Brewers glove-savvy SS Arcia looks to make bigger impact at plate

Milwaukee Brewers manager Craig Counsell has plenty of decisions to make this spring training. Who will play at second base? How will the playing time be divvied up among the outfielders? Who will be the backup catcher? Just how will the rotation and bullpen look? Can Ryan Braun play first base?

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But one position Counsell doesn’t have to worry about is shortstop, where 23-year-old Orlando Arcia is set to man the position once again.

Arcia made his major-league debut in August 2016 and has been Milwaukee’s shortstop ever since.

While still learning and progressing, Arcia, who won a Gold Glove in the minor leagues, has proven himself to be a more-than-capable defender from the get-go in the majors.

“For players like Orlando, you get to a certain point where your instincts — he’s such an instinctual player for me, but it’s hard to be instinctual when you’re learning everything,” said Counsell. “So you get to that point where the instincts are allowed to take over, it’s really a sign of comfort, almost. And he impacted us defensively, that was the biggest thing.”

In 2017, his first full season in the majors, Arcia led National League shortstops in such traditional statistics as assists, putouts and double plays, but also advanced stats such as Total Zone Runs and Range Factor. And no one was even close on the latter two.

Arcia had 17 Total Zone Runs last season; the DodgersCorey Seager was next in the NL with 10. Arcia topped NL shortstops with a range factor per nine innings of 4.85. Colorado’s Trevor Story was second at 4.55. Only Texas’ Elvis Andrus (24 TZR and 4.86 RF/9) had better numbers.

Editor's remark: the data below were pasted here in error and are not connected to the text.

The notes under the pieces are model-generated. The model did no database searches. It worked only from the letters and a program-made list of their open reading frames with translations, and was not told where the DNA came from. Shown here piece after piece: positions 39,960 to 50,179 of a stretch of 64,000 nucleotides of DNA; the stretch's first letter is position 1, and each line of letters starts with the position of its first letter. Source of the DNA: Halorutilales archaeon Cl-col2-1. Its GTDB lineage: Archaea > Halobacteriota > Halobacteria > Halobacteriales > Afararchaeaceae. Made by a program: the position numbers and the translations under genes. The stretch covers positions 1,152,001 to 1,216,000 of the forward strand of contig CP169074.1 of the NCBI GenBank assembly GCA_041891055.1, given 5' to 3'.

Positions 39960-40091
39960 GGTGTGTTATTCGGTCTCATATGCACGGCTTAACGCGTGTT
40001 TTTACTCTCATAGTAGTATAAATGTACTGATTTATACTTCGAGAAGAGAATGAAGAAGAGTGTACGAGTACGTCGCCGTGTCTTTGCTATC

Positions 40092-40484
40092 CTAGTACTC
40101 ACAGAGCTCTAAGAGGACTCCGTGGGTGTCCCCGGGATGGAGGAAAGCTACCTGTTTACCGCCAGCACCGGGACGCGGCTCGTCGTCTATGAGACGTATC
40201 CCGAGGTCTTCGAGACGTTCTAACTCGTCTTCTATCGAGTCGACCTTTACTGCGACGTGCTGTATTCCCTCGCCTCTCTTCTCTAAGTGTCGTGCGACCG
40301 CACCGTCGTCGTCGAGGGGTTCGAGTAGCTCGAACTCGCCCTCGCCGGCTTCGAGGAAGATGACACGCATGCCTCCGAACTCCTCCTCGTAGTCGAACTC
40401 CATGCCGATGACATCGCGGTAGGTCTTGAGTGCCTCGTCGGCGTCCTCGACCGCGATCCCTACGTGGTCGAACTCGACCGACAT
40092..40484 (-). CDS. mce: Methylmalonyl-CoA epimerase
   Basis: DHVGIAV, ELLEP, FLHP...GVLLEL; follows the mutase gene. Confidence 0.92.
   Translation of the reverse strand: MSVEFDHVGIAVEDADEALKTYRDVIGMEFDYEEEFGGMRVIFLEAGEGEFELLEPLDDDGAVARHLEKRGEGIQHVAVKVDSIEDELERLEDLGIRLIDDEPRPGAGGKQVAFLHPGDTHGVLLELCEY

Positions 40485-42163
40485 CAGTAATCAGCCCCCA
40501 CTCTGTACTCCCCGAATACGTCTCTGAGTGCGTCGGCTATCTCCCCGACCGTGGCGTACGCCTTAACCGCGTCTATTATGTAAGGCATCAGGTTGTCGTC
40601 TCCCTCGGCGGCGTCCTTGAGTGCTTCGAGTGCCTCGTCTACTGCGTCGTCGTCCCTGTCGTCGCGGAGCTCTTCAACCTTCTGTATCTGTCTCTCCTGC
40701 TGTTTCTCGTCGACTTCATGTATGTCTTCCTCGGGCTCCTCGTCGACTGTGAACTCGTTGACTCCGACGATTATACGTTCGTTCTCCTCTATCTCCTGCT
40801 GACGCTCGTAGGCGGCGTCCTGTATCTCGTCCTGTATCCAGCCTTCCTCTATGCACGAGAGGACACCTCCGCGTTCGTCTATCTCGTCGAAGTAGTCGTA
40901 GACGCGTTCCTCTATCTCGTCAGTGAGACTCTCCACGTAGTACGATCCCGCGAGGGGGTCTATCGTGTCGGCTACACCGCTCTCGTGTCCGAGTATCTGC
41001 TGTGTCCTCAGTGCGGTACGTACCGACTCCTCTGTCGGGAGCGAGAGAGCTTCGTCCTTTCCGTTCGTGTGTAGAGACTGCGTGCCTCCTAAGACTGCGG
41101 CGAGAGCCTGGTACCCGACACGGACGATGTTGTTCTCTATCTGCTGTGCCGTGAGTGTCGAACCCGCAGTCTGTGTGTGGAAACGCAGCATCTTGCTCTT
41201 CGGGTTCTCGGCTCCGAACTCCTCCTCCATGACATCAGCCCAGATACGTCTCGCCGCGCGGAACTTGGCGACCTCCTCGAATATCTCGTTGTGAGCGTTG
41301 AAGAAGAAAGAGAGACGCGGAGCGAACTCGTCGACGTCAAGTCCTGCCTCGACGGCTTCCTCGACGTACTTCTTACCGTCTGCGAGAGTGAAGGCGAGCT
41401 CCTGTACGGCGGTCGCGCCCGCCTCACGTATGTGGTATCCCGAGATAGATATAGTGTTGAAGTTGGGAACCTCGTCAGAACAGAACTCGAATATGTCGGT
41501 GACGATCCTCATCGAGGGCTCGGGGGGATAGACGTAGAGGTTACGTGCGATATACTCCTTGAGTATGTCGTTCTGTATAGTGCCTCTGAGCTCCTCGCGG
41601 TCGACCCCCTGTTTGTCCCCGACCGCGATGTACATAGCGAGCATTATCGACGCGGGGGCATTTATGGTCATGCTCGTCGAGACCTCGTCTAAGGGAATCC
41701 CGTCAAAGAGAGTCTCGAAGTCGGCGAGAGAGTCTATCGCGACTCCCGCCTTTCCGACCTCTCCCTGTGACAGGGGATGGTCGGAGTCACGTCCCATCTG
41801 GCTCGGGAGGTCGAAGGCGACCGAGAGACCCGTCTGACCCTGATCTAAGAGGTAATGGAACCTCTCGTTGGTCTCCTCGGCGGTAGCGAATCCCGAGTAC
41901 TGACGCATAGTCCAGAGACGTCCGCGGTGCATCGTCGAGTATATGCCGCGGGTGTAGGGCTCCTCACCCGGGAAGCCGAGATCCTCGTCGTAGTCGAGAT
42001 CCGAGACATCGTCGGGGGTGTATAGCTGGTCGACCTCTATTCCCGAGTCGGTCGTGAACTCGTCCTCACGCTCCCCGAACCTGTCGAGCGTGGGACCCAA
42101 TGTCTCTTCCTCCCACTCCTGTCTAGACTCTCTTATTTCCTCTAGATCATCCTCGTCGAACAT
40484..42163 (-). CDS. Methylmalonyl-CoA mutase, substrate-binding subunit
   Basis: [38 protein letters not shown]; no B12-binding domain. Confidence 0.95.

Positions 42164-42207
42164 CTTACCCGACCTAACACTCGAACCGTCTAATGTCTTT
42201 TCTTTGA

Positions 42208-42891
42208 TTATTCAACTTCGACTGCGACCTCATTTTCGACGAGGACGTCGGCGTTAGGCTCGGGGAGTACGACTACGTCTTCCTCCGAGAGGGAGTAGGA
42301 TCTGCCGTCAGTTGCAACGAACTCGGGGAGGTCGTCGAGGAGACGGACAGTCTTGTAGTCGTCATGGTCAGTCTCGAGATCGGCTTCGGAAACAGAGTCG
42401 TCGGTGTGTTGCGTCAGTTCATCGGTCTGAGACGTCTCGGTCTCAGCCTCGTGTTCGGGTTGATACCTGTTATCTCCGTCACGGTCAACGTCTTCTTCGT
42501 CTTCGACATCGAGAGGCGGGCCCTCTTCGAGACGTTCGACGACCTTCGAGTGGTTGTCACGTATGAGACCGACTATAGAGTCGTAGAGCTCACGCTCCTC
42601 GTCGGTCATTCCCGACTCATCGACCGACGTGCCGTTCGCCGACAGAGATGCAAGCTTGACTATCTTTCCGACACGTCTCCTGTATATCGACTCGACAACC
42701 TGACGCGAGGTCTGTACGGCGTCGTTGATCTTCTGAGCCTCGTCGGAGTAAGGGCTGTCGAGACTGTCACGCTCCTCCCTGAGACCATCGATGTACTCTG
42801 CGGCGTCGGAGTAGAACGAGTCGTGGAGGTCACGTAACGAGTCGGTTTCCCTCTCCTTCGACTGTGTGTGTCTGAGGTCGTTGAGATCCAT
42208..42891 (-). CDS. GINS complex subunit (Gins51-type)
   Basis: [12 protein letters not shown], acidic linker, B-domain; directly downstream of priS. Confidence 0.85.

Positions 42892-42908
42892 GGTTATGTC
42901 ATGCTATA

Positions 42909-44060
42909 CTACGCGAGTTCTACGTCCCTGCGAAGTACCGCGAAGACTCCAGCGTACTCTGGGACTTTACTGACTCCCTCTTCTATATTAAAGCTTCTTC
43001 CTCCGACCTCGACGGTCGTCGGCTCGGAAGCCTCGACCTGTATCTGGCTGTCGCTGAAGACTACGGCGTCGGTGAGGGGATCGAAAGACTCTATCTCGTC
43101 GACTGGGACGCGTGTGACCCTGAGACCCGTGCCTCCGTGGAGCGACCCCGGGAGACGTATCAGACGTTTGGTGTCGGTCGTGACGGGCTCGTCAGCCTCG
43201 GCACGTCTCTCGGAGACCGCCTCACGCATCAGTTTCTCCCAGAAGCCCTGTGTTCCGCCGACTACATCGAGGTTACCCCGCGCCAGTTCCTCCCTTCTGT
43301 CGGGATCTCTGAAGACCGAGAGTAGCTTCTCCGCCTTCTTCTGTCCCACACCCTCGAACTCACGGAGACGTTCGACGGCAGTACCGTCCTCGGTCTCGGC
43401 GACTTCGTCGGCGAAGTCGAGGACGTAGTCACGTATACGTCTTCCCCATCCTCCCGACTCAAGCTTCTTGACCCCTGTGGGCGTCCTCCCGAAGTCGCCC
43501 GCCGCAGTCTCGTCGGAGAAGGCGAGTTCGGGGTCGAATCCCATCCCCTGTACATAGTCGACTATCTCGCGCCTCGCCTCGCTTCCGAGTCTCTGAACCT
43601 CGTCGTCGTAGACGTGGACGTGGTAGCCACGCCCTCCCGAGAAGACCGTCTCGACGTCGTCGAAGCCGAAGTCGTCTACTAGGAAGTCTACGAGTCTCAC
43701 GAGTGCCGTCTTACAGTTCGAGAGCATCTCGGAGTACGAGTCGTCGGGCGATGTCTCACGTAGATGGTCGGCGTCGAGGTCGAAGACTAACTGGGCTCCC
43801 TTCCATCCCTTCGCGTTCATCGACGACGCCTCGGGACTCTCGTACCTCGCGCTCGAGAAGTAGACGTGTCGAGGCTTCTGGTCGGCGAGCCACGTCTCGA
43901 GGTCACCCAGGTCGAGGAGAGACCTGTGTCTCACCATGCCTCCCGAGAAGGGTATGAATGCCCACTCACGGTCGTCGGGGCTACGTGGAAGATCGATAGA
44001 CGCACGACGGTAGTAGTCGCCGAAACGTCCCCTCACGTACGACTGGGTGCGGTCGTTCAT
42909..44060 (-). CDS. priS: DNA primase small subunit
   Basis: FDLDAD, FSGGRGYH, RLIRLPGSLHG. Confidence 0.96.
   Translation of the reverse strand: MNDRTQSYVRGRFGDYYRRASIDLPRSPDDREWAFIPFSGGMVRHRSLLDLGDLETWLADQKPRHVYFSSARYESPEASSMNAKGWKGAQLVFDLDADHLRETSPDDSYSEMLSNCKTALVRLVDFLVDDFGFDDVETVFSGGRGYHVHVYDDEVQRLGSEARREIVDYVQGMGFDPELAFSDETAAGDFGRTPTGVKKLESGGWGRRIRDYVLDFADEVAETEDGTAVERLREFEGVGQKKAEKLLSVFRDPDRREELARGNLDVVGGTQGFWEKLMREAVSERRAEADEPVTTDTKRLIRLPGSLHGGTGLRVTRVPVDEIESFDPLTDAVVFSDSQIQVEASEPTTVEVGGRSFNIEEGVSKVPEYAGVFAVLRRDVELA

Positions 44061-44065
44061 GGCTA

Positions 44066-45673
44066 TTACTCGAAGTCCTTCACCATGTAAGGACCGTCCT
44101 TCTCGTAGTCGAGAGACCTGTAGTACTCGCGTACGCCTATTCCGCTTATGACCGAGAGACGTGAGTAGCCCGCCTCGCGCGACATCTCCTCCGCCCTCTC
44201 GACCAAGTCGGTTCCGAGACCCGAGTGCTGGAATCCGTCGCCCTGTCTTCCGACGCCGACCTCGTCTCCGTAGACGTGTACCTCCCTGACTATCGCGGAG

They don’t measure highlight-reel plays, but certainly Arcia would rank near or at the top thanks to an array of plays on the ground …

… and in the air …

“He makes hard things look easy,” Counsell said. “I more often find myself not saying, wow, what range there. It’s more like, that was a really hard play that nobody will take about that he made look really easy. That’s really what he’s best at.”

But Counsell also says there’s another facet of Arcia’s game which impresses him the most.

“His accuracy on relay throws was very impactful,” remarked Counsell. “Those outs we got at the plate are game-changing plays. Of the great plays, I’d point to the relay throws as the highlights of that stuff.”

While his defense is already impactful and could soon earn him a major-league Gold Glove, as with most young players, Arcia is still learning at the plate.

Not that he had bad season hitting in 2017, hitting .277 with 15 home runs. He’s shown potential in the minors to hit at an even better clip. As one of the youngest players in Double-A at age 20, Arcia batted .307 in 2015 for Biloxi.

The biggest issue, though, is plate discipline. He’s never walked much in his professional career, with walk percentages of 5.4 percent in 2015, 6.6 percent in Triple-A, 6.9 percent with the Brewers in 2016 and 6.6 percent last season. For comparison’s sake, Neil Walker (18.8 percent), Eric Sogard (15.1), Eric Thames (13.6) and Domingo Santana (12.0) were the Brewers’ best in walk percentage in 2017. Travis Shaw was at 9.9 percent, Ryan Braun 9.9 and Jonathan Villar 6.9. Only Manny Pina (5.6) and Hernan Perez (4.4) had worse walk percentages among regular players.

“It’s about experience, really,” Counsell said. “This ball-strike discernment is where his growth is going to happen. He’ll get better as he sees big-league pitches.”

Dave Heller is the author of Ken Williams: A Slugger in Ruth’s Shadow (a Larry Ritter Book Award nominee), Facing Ted Williams – Players From the Golden Age of Baseball Recall the Greatest Hitter Who Ever Lived and As Good As It Got: The 1944 St. Louis Browns